(1) This is a petition for the issue of a Writ of Certiorari calling for the records in A. S. No. 300 of 1950 on the file of the Estates Abolition Tribunal, Vizinagaram, and to quash the order therein.
(2) The Inam Settlement Officer, Vijiawada, acting under S. 9 of Madras Act 26 of 1948 took action suo motu for determining whether Vaddimukkala Agraharam in Bapatla Taluk of Guntur District is 'an Inam Estate', as defined is S. 2 (7), Madras Estates Abolition Act. On a consideration of the material evidence before him the Inam Settlement Officer came to the conclusion that the Agraharam became an 'Estate' only by virtue of Act 18 of 1936 and that it is not an Inam Estate within the meaning of S. 2 (7), Madras Estates Abolition Act.
(3) Against this order, the ryots preferred an appeal to the Estates Abolition Tribunal, Vizinagaram. The Tribunal held that no one portion of the village is an 'estate' within the meaning of S. 3 (2) (d) of Madras Act 1 of 1908 and much less an 'Inam Estate' within the meaning of S. 2 (7) of Act 26 of 1948. The reasons which weighed with the Abolition Tribunal in reaching this conclusion were that the main grant was confirmed under T. D. No. 931 and the grants of other Inams were confirmed under separate title-deeds bearing T. D. Nos. 932, 934, 933 and 935 and that therefore the agraharam is not an Inam Estate within the meaning of S. 2 (7). The ryots have filed this writ petitioner to quash the Order of the Tribunal passed in appeal.
(4) In -- 'T. Seshayya v. Narsimhacharulu', : AIR1955Mad252 (A) on the file of the Madras High Court, Subba Rao J. (as be then was) and Panchapakesh Ayyar J. considered the question as to whether the sell - same Vaddimukkala Agraharam is an estate before the Madras Estates Land Third Amendment Act (18 of 1936). In their judgment dated 6.5.1954, the learned Judges, on a very exhaustive review of all the material documents, held that the lands in the Agraharam were not ryoti lands before the 'Third Amendment Act, 1936. They observed as follows :
'Vaddimukkala Agraharam wherein these lands are situated, was only an inam village, not falling within the definition of an 'Estate' till the Third Amendment to the Estate Land Act was passed in 1936.'
(5) The learned Judges further held that the oral and documentary evidence on record showed that both the warams were granted to the Agraharamdars and not merely the melwaram and that they had no doubt whatever that the lands in Vaddimukkala Agraharam became ryoti lands in an 'estate' only by virtue of the Third Amendment Act, 1936.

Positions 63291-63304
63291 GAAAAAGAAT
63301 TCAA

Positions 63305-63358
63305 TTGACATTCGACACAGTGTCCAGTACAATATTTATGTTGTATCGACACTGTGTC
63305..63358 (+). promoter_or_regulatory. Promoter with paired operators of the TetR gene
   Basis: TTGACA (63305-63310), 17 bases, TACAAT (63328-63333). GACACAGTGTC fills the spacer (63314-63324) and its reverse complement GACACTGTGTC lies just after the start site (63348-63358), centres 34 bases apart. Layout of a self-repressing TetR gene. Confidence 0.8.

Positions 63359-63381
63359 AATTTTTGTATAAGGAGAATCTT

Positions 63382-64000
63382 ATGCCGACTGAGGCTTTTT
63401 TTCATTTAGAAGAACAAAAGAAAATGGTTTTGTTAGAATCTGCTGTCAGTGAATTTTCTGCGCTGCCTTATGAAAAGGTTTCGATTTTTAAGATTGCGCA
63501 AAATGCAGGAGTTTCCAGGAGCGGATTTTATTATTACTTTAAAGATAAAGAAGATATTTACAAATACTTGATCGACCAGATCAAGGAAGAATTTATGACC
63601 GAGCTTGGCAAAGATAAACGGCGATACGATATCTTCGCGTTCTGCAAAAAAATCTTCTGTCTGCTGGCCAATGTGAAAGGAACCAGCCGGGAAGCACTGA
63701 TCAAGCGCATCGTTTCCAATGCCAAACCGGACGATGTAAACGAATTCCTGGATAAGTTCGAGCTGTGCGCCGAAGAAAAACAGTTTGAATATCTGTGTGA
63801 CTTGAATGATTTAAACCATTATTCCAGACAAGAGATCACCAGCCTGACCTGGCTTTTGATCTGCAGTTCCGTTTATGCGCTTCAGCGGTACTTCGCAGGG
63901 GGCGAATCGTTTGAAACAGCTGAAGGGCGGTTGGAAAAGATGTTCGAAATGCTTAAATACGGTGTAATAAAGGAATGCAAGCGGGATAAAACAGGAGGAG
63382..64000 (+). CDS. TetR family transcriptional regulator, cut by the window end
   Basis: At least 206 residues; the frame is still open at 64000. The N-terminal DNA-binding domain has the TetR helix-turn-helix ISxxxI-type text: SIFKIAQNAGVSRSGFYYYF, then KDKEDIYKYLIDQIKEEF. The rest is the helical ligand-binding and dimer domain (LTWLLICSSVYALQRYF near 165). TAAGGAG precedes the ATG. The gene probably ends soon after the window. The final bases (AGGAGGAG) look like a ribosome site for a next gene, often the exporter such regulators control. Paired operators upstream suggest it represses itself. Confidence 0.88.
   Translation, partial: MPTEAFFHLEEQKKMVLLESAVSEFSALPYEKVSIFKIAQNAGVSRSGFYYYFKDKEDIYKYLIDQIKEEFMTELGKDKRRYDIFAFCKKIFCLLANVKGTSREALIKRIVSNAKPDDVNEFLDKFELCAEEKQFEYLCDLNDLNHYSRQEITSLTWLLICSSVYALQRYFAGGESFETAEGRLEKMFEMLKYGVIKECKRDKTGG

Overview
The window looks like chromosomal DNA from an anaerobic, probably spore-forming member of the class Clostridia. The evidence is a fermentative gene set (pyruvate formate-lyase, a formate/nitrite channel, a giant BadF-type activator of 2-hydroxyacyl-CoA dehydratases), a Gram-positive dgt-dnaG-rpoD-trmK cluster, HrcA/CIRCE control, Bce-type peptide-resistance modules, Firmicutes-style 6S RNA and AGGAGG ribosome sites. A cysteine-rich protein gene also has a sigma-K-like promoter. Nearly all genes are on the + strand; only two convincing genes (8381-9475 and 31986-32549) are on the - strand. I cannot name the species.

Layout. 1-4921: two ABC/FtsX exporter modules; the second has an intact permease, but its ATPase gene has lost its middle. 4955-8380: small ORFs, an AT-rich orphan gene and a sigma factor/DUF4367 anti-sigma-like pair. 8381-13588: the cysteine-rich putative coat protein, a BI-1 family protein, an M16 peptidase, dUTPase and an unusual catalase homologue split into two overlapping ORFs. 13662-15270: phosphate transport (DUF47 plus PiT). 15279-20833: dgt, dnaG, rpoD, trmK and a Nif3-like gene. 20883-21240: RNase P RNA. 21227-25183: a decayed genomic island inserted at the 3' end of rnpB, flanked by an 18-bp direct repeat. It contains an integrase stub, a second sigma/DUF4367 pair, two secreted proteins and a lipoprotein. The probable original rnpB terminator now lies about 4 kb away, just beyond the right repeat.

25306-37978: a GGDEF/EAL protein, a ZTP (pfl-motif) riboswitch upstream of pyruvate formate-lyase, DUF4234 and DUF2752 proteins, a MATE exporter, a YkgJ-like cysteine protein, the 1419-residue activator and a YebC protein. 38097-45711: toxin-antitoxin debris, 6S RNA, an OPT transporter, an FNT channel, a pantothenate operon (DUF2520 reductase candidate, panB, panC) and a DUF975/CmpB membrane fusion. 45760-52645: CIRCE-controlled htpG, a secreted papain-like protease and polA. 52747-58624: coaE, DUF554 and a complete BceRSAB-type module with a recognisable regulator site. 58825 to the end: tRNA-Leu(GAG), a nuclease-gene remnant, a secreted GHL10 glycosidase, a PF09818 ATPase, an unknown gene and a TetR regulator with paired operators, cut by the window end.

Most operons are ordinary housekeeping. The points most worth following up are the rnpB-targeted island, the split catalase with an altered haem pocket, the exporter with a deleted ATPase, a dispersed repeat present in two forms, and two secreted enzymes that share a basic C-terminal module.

(6) Following this decision by a Bench of the Madras High Court, which has determined the tenure of Vaddimukkala Agraharam, which is also the subject-matter for decision in this writ, I hold that the Agraharam is not an 'Inam Estate' within the meaning of S. 2 (7), Madras Estates Abolition Act. If so, the provisions of the Madras Estates Abolition Act do not apply to the Agraharam.
(7) It is true that this decision of the Bench was not before the Estates Abolition Tribunal when they delivered judgment in A. S. No. 300 of 1950. But Courts can and should take note of subsequent events. This judgment of the Bench of the Madras High Court, apart from its being entitled to great weight, also confirms the view taken by the Estates Abolition Tribunal.
(8) Tribunals acting under the provisions of the Madras Estates Abolition Act should, and are bround to follow the decisions of the High Court, especially when those decisions determine the tenure of the very village which the Tribunal has to deal with.
(9) The Tribunals are subject not only to the administrative but also the judicial control of the High Court under Art. 227 of the Consitution of India and they are bound by the decisions of the High Court.
(10) The Tribunal held that the village is not an estate by reason of the fact that there were separate title-deeds issued in respect of the main Inam grant and the other inams evidently having in mind the decision of the Madras High Court in -- 'Somasundaram v. State of Madras', : AIR1953Mad246 (B). A later Full Bench decision of the Madras High Court in -- 'Bhavanarayana v. Venkatadu', : AIR1954Mad415 (C), took a contrary view.
But having regard to the decision of the Bench above referred to, the decision of the Tribunal must be held to be correct, even though the reasoning by which it arrived at that decision is not correct.
(11) This writ petition is therefore, dismissed with costs. Advocate's fee Rs. 100/-.
(12) Petition dismissed